Policeman denies cell assault

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A POLICE constable who has been accused of beating a prisoner and fabricating evidence to cover up an alleged miscarriage of justice yesterday told the Court of Appeal he could not remember anything about the incident, writes Rachel Borrill.

PC Paul Giles, from Hammersmith police station, told the court that he arrested Patrick Quinn for drunkenness on 23 December 1990. But he denied assaulting Mr Quinn, who was found battered to death in his cell several hours later. 'I certainly have nothing to do with this murder,' he said.

Mr Giles was giving evidence on the second day of an appeal by Malcolm Kennedy, who was convicted of murdering Mr Quinn while sharing his cell. At his Old Bailey trial in September 1991, Kennedy claimed it was the police who battered Mr Quinn to death.

Michael Mansfield QC, for Kennedy, suggested that Mr Giles was lying when he said he had arrested Mr Quinn between 11pm and midnight on 23 December 1990. Two new witnesses and documents showed that at that time he was attending a victim of an alleged domestic assault.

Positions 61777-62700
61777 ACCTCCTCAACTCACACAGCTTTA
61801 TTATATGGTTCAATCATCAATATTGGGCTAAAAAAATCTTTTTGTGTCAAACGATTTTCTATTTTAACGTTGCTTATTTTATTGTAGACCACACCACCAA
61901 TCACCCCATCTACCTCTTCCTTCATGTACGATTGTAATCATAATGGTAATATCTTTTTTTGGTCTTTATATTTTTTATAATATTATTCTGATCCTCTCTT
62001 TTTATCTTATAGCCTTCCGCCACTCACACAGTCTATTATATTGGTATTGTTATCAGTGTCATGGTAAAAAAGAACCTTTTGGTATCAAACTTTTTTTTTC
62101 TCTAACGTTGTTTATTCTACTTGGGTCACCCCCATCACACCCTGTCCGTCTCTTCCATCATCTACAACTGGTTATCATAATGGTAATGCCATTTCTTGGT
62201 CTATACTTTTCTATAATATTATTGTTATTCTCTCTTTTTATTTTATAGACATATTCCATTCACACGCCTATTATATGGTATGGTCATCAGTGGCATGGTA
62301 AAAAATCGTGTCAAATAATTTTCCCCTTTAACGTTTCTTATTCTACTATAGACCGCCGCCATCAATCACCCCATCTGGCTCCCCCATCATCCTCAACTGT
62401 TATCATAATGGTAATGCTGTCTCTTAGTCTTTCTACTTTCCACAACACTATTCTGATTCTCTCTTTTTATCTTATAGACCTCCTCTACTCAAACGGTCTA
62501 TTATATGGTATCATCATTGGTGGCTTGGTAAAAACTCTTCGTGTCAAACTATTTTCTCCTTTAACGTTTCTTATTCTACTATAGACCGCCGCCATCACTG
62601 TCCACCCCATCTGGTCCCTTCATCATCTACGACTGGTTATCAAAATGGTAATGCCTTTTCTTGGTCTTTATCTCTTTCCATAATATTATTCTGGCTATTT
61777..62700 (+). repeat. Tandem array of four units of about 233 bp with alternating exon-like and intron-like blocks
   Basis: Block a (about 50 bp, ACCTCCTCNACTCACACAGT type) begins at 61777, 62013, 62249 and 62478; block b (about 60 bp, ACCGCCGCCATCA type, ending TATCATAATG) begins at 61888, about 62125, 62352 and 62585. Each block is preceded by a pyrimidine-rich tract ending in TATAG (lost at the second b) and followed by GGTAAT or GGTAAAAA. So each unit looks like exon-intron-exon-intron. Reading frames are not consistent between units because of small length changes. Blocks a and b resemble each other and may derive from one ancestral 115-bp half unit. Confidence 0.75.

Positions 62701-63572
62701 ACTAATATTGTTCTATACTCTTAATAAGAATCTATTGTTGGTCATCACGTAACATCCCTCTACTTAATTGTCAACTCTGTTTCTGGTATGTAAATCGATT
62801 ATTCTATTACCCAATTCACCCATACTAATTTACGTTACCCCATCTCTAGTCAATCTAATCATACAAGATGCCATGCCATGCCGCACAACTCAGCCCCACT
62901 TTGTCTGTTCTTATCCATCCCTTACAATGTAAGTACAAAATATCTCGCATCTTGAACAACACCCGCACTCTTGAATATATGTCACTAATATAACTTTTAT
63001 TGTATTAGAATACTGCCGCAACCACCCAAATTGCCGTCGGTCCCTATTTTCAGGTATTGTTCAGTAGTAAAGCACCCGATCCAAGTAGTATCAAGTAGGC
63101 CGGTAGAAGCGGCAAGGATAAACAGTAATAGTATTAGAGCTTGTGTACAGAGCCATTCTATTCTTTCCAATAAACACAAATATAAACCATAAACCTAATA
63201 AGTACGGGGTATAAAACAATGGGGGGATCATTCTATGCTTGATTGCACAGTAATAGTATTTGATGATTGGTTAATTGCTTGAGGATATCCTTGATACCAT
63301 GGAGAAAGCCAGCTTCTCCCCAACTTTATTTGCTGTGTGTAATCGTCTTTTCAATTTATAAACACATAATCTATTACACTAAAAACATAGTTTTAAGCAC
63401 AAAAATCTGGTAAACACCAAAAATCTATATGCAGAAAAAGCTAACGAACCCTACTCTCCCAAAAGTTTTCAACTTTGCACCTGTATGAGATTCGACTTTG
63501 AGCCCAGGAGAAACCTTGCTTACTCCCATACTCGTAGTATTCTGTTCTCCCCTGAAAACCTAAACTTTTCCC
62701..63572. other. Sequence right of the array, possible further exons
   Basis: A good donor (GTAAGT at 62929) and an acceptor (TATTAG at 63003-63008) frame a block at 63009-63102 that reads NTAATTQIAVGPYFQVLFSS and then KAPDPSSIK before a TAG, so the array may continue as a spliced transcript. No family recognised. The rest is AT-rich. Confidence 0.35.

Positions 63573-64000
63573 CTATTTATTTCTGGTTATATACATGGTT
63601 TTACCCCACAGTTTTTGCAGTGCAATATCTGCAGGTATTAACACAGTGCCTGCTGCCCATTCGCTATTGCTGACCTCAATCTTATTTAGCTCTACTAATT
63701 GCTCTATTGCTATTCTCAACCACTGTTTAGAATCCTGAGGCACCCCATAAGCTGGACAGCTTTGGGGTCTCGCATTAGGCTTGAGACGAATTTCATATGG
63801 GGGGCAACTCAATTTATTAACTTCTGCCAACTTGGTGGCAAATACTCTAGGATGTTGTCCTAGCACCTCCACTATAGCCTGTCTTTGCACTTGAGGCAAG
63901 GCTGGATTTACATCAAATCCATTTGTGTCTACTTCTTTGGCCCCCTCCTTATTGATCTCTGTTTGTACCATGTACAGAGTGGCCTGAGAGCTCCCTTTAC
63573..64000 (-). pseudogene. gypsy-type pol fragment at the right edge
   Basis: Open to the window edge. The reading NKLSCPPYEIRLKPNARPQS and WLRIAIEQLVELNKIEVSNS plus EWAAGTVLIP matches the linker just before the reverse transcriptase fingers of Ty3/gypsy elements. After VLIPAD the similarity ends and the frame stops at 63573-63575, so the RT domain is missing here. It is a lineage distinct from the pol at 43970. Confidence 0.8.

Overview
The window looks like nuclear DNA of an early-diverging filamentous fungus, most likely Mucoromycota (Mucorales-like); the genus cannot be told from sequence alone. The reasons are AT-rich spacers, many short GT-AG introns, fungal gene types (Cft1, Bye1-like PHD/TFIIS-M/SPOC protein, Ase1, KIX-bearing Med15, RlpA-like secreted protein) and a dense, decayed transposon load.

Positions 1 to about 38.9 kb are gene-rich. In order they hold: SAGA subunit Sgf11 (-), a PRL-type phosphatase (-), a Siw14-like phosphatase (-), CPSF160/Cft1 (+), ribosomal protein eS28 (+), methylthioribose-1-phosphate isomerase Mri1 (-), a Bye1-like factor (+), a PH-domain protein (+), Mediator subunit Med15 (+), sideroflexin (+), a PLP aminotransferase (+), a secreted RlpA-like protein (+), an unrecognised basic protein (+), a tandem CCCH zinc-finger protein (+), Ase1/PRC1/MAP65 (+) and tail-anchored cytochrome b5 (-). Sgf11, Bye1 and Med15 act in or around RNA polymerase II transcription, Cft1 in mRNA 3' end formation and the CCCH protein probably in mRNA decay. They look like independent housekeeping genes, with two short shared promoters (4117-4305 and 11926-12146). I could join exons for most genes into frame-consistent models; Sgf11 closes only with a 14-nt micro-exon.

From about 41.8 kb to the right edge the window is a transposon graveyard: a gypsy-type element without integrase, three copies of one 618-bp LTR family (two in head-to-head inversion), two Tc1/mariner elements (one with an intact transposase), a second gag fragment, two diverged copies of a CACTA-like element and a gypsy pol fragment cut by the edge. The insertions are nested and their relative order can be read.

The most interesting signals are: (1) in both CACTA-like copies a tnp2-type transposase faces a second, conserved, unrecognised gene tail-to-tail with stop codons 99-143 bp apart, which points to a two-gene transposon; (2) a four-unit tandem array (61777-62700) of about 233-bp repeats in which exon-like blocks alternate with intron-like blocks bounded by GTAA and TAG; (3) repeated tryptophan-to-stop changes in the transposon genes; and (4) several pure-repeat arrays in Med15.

Mr Giles admitted that one of his notebooks relating to the incident was missing but denied that he was covering up for the officers who arrested Mr Quinn. 'I was a mere probation officer at the time, I made lots of mistakes, that was part of learning my job.'

Under cross-examination, Mr Giles admitted that he had assaulted two women, one before and one after Kennedy's trial.

The appeal continues today.